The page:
“My identity was always floating and never found a place to land. I was always seen as either Asian or someone who has a French background, which people somehow think is a cool thing to be,” explains singer-songwriter and sound producer Maika Loubté. The 29-year-old had some pretty hectic teenage years, living in several countries including France, Hong Kong and Japan. “I always wonder what would be left in us without modern society’s labels. Job titles or nationality blur who we really are,” she continues in an exclusive interview with Metropolis. “I believe we are all vulnerable but equal and would be able to do anything without these labels. I wanted to capture the fundamental aspects of humans in my second album, Closer.”
When asked what music meant to her in an earlier interview for “My Quarantine Albums,” Loubté shared that, “Music is like a parallel world that never gets disturbed by what’s going on in this real one we live in.” Growing up, instead of a big fluffy teddy bear to comfort her like most kids, music was by her side and a constant in her life when she had to say goodbye to best friends or struggled with language barriers each time she moved because of her father’s job. “I guess my life would have been even harder without music,” Loubté recalls.
Having released two albums, Le Zip and Closer, Loubté is steadily building a name for herself as an electronic sound producer while juggling side projects, such as contributing songs to the renowned anime series “CAROLE & TUESDAY.” The artist also collaborated with Japanese punk band TENDOUJI on “Don’t be shy” from its 2017 album, MAD CITY. Loubté’s chorus in “Don’t be shy” is a perfect embodiment of dreamy indie rock, echoing the likes of New York City pop outfit The Pains of Being Pure at Heart.
Following her Spain tour last year, Loubté returned to the European scene for the online Spanish music festival Cuarentena Fest, joining from her Tokyo studio during the COVID-19 pandemic. She has also been actively raising her voice when it comes to global social issues, such as the Black Lives Matter (BLM) movement, by starting a fundraiser on Bandcamp.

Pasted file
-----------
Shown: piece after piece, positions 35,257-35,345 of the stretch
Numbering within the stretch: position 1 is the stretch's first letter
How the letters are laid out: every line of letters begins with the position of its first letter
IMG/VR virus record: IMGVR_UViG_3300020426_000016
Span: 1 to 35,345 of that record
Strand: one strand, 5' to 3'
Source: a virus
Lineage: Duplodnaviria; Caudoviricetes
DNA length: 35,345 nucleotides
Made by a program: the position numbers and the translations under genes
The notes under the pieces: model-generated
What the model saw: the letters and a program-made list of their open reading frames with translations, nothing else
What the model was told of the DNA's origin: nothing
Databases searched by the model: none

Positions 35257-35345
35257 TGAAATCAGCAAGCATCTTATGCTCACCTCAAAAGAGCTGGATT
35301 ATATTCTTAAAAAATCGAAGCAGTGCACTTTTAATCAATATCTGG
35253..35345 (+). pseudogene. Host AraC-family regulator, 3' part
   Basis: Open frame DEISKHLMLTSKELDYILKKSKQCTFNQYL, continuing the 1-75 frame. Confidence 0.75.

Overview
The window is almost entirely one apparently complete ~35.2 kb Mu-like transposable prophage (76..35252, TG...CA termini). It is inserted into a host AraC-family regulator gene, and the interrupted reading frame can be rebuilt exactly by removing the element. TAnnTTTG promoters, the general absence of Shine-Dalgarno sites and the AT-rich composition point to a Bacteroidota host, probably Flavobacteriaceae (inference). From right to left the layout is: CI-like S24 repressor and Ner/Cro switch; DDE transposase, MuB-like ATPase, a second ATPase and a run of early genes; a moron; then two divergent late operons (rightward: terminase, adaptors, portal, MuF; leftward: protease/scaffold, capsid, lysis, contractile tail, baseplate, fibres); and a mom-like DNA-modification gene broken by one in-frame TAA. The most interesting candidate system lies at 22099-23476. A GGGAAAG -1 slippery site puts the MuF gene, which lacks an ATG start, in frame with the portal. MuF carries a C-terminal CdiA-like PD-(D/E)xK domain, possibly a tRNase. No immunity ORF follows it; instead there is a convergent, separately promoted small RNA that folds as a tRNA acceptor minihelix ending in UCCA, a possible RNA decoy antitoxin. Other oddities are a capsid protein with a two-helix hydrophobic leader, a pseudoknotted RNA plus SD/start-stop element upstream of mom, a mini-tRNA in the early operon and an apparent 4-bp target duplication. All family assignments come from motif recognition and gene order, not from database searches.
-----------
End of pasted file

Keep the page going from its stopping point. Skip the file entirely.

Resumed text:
Metropolis: How have you been spending your time recently?
Maika Loubté: My life as an artist hasn’t changed a lot as I’m not in a band. I can perform from home by myself. I like spending time at home anyway but I do miss performing in actual venues.
M: What do you miss about that?
ML: Before the pandemic, I thought the role of artists was to perform for the audience and the audience’s job was to receive that music at shows, but I realize now how much I received from them [the audience]. Raw interactions, like seeing their reactions to my music, their joy and dancing are all key elements of my shows. However, there’s little audience feedback I can get while performing online. Singing at the camera lens doesn’t feel real. I don’t know who is actually behind the screen so I have to imagine who I’m performing for. Online live streaming seems like a futuristic way to perform no matter where we are, but normal analog shows have so much going on in one physical space.
M: You talked a lot about the Black Lives Matter movement on social media. However, it’s still seen by some as taboo for artists to talk about politics in Japan. What made you raise your voice for this?
ML: I love Black culture. It didn’t feel like it was someone else’s business when I saw my friends’ posts about what initially happened in Minneapolis. Like Naomi Osaka said, I believe anyone can talk about politics.
I have lived in France for eight years and there were times I felt neglected as an Asian person. However, I never felt that way when I was with my father, who’s a white male. I think I do have white privilege but also have experience of being discriminated against as a minority. So discrimination and racism have always been present for me and I think there is more I can talk about this issue compared to other people in Japan, for example those who have Japanese parents and only Japanese friends, all only consuming Japanese culture.
M: You recently posted a live piano version of “Niet Ⅱ” on Bandcamp to help raise funds for organizations like Color of Change that support the BLM movement. How did this project come about?